top of page

California to receive $6 billion federal investment toward stalled high-speed rail project

By ONME News

Back in 2008 on the ballot, California voters approved part of the funding to build the nation’s first high-speed railway--an electric train that would connect the Central Valley to Los Angeles and San Francisco in just a frew hours.

As reported by CNBC, in May 2023,15 years later, there has not been a single mile of track laid, and there was not enough money to finish the project. According to the article, estimates showed that it would cost up to $128 billion to complete the entire system from LA to San Francisco.

California High-Speed Rail Authority CEO, Brian Kelly told CNBC that the controversial project thus far has cost $9.8 billion, and that there has been a funding gap ever since they started the project. So far a 119 miles are being constructed.

Now, California has a little help from the federal government; the Biden-Harris Administration is awarding $6 billion to the state to build high-speed rail, investing in the whole system – San Francisco, Los Angeles and the Central Valley, creating connectivity north, south and with our neighbors to the east.  

California High-Speed Rail Authority will receive nearly $3.1 billion for construction in the Central Valley, supporting the overall end goal of connecting San Francisco to Los Angeles. Another important rail project, Brightline, will receive $3 billion to connect Los Angeles to Las Vegas with 80% of the project’s construction in California benefiting the state’s economy and labor market. 

“California is delivering on the first 220-mph, electric high-speed rail project in the nation,” said Governor Gavin Newsom. “This show of support from the Biden-Harris Administration is a vote of confidence in today’s vision and comes at a critical turning point, providing the project new momentum.” 

The $3.1 billion for California High-Speed Rail Authority is the single largest grant for the program and comes from President Biden’s historic Infrastructure Investment and Jobs Act.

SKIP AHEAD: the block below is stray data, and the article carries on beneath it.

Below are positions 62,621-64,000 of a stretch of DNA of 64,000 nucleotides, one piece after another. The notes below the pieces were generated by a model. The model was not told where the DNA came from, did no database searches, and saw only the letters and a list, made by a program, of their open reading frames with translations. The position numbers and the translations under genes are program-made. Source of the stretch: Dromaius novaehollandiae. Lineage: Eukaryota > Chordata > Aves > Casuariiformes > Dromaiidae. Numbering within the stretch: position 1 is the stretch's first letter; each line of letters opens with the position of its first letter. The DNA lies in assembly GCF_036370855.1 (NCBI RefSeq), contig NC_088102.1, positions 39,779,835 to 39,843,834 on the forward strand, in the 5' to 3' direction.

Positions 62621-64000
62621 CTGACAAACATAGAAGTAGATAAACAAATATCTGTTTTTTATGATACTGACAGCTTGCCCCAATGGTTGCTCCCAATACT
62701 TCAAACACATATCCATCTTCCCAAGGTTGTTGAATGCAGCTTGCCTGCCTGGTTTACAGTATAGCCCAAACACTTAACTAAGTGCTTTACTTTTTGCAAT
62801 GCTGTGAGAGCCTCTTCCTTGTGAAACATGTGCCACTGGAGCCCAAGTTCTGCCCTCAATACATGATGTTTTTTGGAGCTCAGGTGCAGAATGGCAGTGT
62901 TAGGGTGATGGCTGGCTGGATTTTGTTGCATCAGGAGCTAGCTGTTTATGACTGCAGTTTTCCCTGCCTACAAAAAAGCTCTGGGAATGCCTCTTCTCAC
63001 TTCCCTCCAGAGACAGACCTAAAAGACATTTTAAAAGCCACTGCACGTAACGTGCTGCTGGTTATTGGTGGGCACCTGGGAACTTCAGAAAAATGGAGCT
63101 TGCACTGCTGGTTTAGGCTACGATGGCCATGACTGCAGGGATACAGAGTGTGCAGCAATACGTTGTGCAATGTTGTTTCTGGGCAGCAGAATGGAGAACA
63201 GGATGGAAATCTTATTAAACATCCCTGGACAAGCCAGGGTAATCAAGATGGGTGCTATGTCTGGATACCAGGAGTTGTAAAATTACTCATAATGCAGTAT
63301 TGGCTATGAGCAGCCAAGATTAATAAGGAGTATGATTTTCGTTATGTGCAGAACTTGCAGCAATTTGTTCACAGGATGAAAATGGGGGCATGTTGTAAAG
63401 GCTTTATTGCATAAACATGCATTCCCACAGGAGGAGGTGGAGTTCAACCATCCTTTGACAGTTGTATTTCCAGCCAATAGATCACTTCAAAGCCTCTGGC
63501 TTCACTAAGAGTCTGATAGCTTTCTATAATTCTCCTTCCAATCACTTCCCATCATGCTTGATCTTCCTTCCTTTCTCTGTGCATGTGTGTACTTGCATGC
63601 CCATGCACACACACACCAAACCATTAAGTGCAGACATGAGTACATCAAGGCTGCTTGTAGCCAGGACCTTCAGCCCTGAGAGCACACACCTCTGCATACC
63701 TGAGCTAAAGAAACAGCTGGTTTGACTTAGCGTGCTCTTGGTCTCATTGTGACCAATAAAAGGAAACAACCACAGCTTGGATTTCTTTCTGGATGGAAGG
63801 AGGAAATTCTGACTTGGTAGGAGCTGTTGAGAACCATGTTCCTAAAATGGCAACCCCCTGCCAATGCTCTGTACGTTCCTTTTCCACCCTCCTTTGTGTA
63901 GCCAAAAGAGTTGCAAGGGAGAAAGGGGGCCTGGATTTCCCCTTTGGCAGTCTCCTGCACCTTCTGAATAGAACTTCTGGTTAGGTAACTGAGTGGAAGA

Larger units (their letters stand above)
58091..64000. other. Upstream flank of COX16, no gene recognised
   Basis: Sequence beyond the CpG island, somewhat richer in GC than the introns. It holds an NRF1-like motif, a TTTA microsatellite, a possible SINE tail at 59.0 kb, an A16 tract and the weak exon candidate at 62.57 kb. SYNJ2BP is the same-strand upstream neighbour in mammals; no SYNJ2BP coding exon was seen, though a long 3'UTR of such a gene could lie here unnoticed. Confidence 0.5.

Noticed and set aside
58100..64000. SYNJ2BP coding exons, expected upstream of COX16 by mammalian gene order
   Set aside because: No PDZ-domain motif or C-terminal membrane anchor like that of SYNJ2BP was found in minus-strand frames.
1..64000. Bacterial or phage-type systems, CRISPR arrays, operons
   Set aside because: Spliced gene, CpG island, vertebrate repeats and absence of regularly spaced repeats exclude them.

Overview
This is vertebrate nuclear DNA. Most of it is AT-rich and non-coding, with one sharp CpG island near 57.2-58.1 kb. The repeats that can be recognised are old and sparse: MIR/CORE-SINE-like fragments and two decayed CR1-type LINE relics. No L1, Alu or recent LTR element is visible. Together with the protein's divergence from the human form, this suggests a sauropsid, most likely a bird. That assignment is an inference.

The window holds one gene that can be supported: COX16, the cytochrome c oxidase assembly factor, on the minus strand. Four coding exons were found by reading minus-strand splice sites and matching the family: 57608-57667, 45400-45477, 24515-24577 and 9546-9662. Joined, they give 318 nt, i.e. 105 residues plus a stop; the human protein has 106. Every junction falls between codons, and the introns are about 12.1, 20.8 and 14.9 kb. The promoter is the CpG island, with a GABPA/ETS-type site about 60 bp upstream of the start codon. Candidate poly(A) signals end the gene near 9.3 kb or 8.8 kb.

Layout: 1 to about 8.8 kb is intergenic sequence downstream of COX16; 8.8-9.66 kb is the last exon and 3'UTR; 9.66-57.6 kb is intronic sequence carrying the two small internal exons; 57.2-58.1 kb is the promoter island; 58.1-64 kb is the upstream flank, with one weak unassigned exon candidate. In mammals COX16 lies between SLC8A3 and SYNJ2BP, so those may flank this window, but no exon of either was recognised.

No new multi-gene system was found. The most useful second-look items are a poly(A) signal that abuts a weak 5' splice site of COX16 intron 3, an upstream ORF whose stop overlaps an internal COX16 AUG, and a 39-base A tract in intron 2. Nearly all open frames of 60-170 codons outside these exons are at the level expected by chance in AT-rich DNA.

Last week, the Biden-Harris Administration announced $8.2 billion in new funding for 10 major passenger rail projects across the country, including the first world-class high-speed rail projects in U.S. history. Key selected projects include: building a new high-speed rail system between California and Nevada, which will serve more than 11 million passengers annually; creating a high-speed rail line through California’s Central Valley to ultimately link Los Angeles and San Francisco, supporting travel with speeds up to 220 mph; delivering significant upgrades to frequently-traveled rail corridors in Virginia, North Carolina, and the District of Columbia as well.

"You know, nearly every day for 36 years as senator, I told you, I took that train back and forth to Washington," said President Joe Biden. "Three-hundred-mile round trip. It took four hours, sum total, from the time I left the house and got back to the house in my — each way.

You know, I did it for my family. But I came to see how train travel opens an enormous possibility for the nation. Rail connections — it connects jobs and opportunities for people. It gets goods to market, traffic off the street, travelers on the move."

"Railroads made America a force in commerce and innovation in the world, uniting the country, building the most powerful economy ever in the history of the world. And over time, though, we fell behind."

This 171-mile rail corridor will support high-speed travel with speeds up to 220mph, improving connectivity and increasing travel options, along with providing more frequent passenger rail service, from the Central Valley to urban centers in northern and Southern California. New all-electric trainsets will produce zero emissions and be powered by 100% renewable energy.

By separating passenger and freight lines, this project is said to benefit freight rail operations throughout California as well. It will also create over 11,000 union construction jobs and has committed to using union labor for operations and maintenance.


bottom of page